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Thread: Sacrificial Keels

  1. #1

    Default Sacrificial Keels

    When I was living on board in Dania, Florida, I saw a Prout 45??? in the boat yard with large pieces of its sacrificial keels ripped away. I talked to the boatyard manager about what had happened to the boat, and he said the Prout hit some rocks somewhere on the east coast damaging the keels, and then he motored to Florida to repair the damage. The thing that really interested me was that this was the second time this particular catamaran had been in the boatyard for repair to the sacrificial keels.

    Although I wasn't too impressed by the owner's seamanship repeatedly hitting rocks/coral, I was impressed that the sacrificial keels had done their job protecting the real bottom of the hulls from serious damage. No water entered the hull interior in either grounding.

    What are the pros and cons of sacrificial keels? Do any of you have them on your multihull?

  2. #2
    Join Date
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    Default Re: Sacrificial Keels

    The St Francis has keels that if ripped off, you lose your black water tanks and thats it.So more work than replacing a keel maybe but not vital for survival of the boat.
    Safe Sailing
    Paul
    Blog: www.suliere.com

  3. #3
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    Oct 2008
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    Default Re: Sacrificial Keels

    The Prout owner was lucky,as the main water tanks on the Prout 45/Quasar are in the keels.

    Friends with a sistership thought their drinking water tasty "funny" and then realised that when they hit a rock off Brittany they had cracked their keel. One reason why I now don't recommend water tanks in the keels

    I like a good lump of wood (say 4in x 2in) fitted to the bottom of LAR keels. Sikaflexed (or use 5200) in place and then the ends only glassed over. If you don't do that there is the danger of the sacrificial strips peeling off when they hit things, or even if dried out across an incoming tide. No need to glass the whole length and if you do, you'll not easily be able to replace a damaged one. And don't bolt them on!

    Years ago a S African Sagitta (with LAR keels) broke its mooring and went onto a reef. One keel broke off and the hull was badly damaged. However the crew got the boat home 20 miles unaided as the boat had an inner hull tray which kept the hull afoat.

    The event made national TV in S Africa and apparently the next day the builder was inundated with enquiries from monohull sailors for "that amazing unsinkable boat."

    A small aside, I think these two bottom forums should be moved to above the Boat ones, I keep forgetting to scroll down the whole page to look.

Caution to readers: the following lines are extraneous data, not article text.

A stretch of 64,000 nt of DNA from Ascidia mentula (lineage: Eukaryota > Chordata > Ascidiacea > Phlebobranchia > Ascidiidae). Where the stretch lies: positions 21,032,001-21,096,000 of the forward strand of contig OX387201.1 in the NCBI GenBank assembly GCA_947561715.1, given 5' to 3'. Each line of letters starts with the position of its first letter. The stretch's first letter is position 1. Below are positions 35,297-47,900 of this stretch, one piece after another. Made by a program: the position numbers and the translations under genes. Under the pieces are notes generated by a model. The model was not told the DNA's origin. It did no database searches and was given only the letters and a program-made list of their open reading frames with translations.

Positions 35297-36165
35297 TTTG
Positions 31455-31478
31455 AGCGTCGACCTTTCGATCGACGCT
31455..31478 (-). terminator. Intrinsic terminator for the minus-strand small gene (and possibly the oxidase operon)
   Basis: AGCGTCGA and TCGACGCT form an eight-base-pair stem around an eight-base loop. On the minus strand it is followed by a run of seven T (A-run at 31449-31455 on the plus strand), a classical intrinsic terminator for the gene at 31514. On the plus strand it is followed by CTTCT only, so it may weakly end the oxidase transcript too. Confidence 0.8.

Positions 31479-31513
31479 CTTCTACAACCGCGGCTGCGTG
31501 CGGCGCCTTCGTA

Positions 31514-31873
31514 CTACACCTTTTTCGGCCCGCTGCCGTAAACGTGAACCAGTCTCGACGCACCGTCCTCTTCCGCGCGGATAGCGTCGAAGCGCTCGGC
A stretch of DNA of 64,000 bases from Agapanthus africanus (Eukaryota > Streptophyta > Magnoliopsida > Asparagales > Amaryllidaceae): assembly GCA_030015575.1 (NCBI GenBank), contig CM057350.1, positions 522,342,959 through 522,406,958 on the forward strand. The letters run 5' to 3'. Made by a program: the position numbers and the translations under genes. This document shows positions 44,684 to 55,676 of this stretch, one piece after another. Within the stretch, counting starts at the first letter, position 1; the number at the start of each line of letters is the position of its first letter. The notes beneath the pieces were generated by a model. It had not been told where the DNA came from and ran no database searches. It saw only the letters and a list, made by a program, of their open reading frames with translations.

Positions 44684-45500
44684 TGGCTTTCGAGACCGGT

Richard Woods of Woods Designs

    www.sailingcatamarans.com

  4. #4
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    Default Re: Sacrificial Keels

    Quote Originally Posted by Woods Designs View Post
    One reason why I now don't recommend water tanks in the keels



    www.sailingcatamarans.com

    Now he tells me!!

  5. #5
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    Default Re: Sacrificial Keels

    What about black water tanks in the keels?
    Safe Sailing
    Paul
    Blog: www.suliere.com

  6. #6
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    Worcester, U.K., Moraira, Spain
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    Default Re: Sacrificial Keels

    What are the pros and cons of sacrificial keels? Do any of you have them on your multihull?
    Doesn't your Privilege have them? The current range does.

  7. #7
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    Default Shoal draft / hurricane anchoring

    For boats to be used in the Tropics between 8 degrees and 25 degrees of latitude, I'd say that there is an extra benefit to be gained from the shoal draft that you can get from daggerboards and raising rudders, and that's the ability to snuggle in with the mangroves in a hurricane. This gives you more shelter, but it also makes it more likely that boats dragging down on you might go aground before they get to you-if the storm surge doesn't rise so high as to eliminate that.
    Currently concentrating on http://earthnurture.com .

  8. #8

    Default Re: Shoal draft / hurricane anchoring

    Quote Originally Posted by BigCat View Post
    For boats to be used in the Tropics between 8 degrees and 25 degrees of latitude, I'd say that there is an extra benefit to be gained from the shoal draft that you can get from daggerboards and raising rudders, and that's the ability to snuggle in with the mangroves in a hurricane. This gives you more shelter, but it also makes it more likely that boats dragging down on you might go aground before they get to you-if the storm surge doesn't rise so high as to eliminate that.
    This is an excellent point. Being able to go where other boats can't go for storm anchoring is a real benefit. For boats staying in the tropics, this would be a major consideration. When I lived in Puerto Rico and had a monohull, I had a saying, "He who anchors last anchors best." Whenever a tropical storm or hurricane came, I was one of the last people to set my anchor because I wanted to position my boat so that others would not drag down on me. The harbor was open to the south east with a long fetch, and I wanted to be windward to all the poorly anchored yachts in the zone of greatest fetch.

    If I could have gotten into the mangroves where other yachts could not have gone, I would have been one of the first to anchor rather than one of the last.

    I had lifting chainplates installed on board Exit Only so if I was ever in the Islands and there were no tenable anchorages in a hurricane, I could hire a crane to lift me out of the water without any straps or even a boatyard.

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